But my first mental note isn’t something about remembering which paddle on the steering wheel does what, it’s “what the hell is that damn rattle an inch from my skull. And this isn’t just an annoying rattle. This is like what it must have sounded like when the Falcon made the Kessel Run in less than 12 parsecs. It’s that bad. Luckily, opening the sunroof managed to momentarily fix the issues. Never mind that it’s 35 °F.

So back on the road. The steering feels less weighted than the MINI and noticably less quick. Where the MINI reacts almost as fast as you can move your hands, the GTI can get flustered on quick switch backs. Of course this is also helped by its considerable bulk over the MINI. At 3150 lbs the GTI is almost 400 lbs heavier than what many of us are used to. And it’s a penalty that you feel in every change of motion. But things don’t feel bad. In fact compared to any comparable car but the MINI you’d be hard pressed to have many complaints.

The communication through the sterring wheel, while good for the segment, doesn’t quite compare to the MINI. Throwing the car into one of my favorite corners brought on ESP (VW speak for DSC) all too quickly. But even before it came on I felt a little let-down by the level of feedback the car was giving. I had an idea the grip was there, I just didn’t get inspired by it. What’s worse I couldn’t really feel how the car was reacting and thus didn’t have the confidence for the next right-hander 20 yards away. That said the handling is a huge improvement over recent Golfs. Much of the slop that was evident in later generations isn’t there. And even if the ESP isn’t as finely honed as that on a MINI, it’s still quite improved from the MKIV Golf. In fact those not used to the level of feedback seen in a MINI will probably have no complaints.

Where the 2006 GTI really shines however, is the drive-train. First off it’s endowed with the latest version of VW’s turbo 4-cylinder engine. This time it’s cranking out 200hp with no real turbo lag to speak of and strong torque the moment your foot hits the pedal. The engine feels strong throughout the range all the way to it’s disappointingly low redline of 6500. However, since the new 2.0L FSI engine is pushing a package that is almost 400 lbs heavier than the MINI, the car ends up not feeling as rapid as I had hoped it would be. The lack of LSD is also a burden in terms of performance. 200 hp (and loads of torque) coming through the front wheels without a limited slip just isn’t an optimal solution for aggressive corner carving, especially around the cones or at the track.


Regardless of how great engine feels, that’s not what has so many excited about the new MKV GTI. That honor falls to the brilliant DSG gearbox. Shifting is incredibly fast and certainly quicker than a manual shifter. It’s also smooth and drama free, giving the driver plenty of confidence in the system and allowing them to concentrate on other things. But my favorite trick with the DSG (and SMG for that matter) is going from 3rd to 2nd upon entering a turn. The transmission blips the throttle (a little too subtle in the GTI perhaps) and you’re where you need to be in the power range within fractions of a second. It’s all so seamless that you’d swear you were playing GT4 on a Playstation.

Unfortunately those paddles behind the wheel carry that analogy a little too far. They just aren’t endowed with the feel that BMW’s SMG paddles give. And placement probably isn’t ideal for most people. Like the M3 and M5 SMG systems, the right paddle is for up-shifiting and the left for down-shifting. The paddles are also attached to the back of the wheel itself rather than the column. The downside to this layout is that it could potentially confuse drivers trying to up-shift while corning (not a good idea mind you). For the MINI driver it would be akin to trying to turn the volume up from the steering wheel while making 90 degree turn. Actually the design of the paddles on the Cooper S automatic transmission make a little more sense from a mass appeal perspective. While they’re attached to the wheel also, either paddle is designed to operate both functions in an rather intuitive way. Of course you can always use the GTI’s gear lever and end all the confusion.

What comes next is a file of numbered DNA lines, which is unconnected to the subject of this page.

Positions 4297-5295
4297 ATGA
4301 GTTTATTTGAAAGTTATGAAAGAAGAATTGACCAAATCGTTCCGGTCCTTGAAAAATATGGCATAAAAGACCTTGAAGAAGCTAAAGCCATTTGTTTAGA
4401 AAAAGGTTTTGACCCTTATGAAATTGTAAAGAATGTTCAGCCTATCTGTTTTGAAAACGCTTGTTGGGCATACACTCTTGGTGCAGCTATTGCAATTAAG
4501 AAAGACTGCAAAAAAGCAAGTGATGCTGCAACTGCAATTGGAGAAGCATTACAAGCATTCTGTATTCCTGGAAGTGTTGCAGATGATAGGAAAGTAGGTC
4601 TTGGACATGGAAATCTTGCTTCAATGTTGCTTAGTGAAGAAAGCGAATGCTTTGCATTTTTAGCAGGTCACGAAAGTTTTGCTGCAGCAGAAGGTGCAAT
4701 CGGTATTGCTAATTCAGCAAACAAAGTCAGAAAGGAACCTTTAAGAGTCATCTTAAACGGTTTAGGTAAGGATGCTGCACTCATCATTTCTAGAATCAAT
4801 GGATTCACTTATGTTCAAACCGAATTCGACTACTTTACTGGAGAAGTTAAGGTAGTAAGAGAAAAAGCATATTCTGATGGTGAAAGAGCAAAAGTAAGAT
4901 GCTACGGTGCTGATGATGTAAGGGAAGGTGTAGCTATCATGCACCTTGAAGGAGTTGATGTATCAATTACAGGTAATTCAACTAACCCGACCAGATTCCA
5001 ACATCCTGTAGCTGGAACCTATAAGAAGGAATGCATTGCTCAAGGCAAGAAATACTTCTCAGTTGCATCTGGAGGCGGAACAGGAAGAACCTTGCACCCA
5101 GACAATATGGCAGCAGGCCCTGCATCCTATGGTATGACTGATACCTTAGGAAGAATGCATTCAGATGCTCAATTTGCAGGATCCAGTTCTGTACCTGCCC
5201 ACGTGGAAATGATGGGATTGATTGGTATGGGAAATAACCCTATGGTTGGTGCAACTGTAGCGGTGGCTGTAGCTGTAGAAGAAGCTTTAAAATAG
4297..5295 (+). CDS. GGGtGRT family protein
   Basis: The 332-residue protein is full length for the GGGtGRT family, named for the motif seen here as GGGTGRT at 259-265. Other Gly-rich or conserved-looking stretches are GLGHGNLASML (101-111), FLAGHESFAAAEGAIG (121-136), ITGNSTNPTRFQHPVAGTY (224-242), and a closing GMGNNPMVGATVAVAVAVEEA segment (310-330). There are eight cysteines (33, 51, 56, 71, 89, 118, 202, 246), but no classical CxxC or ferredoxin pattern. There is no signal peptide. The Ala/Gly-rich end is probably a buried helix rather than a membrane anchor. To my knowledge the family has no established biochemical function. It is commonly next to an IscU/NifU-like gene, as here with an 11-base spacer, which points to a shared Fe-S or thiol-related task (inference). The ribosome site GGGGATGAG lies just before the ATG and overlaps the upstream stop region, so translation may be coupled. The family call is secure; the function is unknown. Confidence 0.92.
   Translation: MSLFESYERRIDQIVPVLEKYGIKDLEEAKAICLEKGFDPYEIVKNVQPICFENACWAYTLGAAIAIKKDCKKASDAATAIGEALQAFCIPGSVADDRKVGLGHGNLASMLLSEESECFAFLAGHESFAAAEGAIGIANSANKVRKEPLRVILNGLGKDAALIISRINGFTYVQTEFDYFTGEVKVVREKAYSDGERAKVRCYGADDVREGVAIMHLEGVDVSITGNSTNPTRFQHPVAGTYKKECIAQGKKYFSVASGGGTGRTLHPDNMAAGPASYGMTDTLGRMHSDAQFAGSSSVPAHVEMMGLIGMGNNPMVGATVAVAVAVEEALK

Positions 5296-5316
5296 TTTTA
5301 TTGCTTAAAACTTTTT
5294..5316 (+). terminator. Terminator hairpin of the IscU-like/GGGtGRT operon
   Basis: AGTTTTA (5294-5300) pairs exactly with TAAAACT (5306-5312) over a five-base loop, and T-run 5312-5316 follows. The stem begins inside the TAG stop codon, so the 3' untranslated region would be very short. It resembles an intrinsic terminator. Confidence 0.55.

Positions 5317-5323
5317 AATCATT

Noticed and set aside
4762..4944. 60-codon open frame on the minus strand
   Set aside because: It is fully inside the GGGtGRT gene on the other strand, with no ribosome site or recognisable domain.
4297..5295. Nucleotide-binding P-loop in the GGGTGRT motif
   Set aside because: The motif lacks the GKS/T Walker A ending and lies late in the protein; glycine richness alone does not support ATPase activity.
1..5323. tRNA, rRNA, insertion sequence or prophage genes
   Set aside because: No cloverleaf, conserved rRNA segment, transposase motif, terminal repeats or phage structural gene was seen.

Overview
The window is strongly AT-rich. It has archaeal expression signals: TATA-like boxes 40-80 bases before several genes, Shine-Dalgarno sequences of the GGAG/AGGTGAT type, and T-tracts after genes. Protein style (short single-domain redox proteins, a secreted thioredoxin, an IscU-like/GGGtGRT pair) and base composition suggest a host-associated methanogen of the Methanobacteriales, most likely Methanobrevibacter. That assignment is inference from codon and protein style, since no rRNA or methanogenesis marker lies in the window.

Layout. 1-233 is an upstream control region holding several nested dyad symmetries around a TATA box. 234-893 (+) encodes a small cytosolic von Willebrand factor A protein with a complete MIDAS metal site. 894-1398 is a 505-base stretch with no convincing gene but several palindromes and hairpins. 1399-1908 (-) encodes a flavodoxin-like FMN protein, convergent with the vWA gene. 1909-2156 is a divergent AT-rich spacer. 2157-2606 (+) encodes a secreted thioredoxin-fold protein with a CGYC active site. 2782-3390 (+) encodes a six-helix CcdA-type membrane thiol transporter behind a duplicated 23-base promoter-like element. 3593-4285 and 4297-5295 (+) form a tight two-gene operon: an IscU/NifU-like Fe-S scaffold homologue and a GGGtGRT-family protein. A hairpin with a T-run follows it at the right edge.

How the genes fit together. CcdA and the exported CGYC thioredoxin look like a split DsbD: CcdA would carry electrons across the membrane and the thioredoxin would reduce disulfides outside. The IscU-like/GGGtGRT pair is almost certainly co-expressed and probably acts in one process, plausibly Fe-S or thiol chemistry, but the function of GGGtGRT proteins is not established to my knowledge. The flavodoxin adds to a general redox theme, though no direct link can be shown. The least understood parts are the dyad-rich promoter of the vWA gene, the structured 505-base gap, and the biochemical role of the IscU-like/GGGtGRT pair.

I also felt that the DSG could have been tuned to be a bit more aggressive, especially in sport mode. I’m told that the German version of the car has just that. Why VW USA decided that we Americans deserve less is anyone’s guess. It certainly seems like an unfortunate trend though.


But all that aside this is a brilliant kit. Even in full auto mode the DSG feels smarter and quicker than the Aisin supplied automatic in the Cooper S. Shifts are crisp, quick, and always just when you need them. There’s definitely less pedal to the floor confusion than I’ve felt in the Cooper S auto.

In the end, the new VW GTI has proven itself a true heir to those early GTIs and a worthy competitor for the current MINI. Yet the GTI is betrayed by its bulk and the lack of feedback, agility and feel that is so abundant with the MINI. While its performance was very respectable in the corners and certainly a huge improvement over what came before it, there’s a little bit of magic missing in the handling department. That said the new 2.0FSI turbo is a step up in power and torque and is a gem of a powerplant. It delivers power the instant you hit the pedal all the way to the 6500 rpm redline. That coupled with the DSG transmission is what really makes this car special. It’s enough to make a manual GTI driver seriously consider switching. But is it enough to make someone consider switching to a GTI from a MINI? Unless the GTI’s bigger boot is the answer to your Ikea related prayers, the answer would probably be no.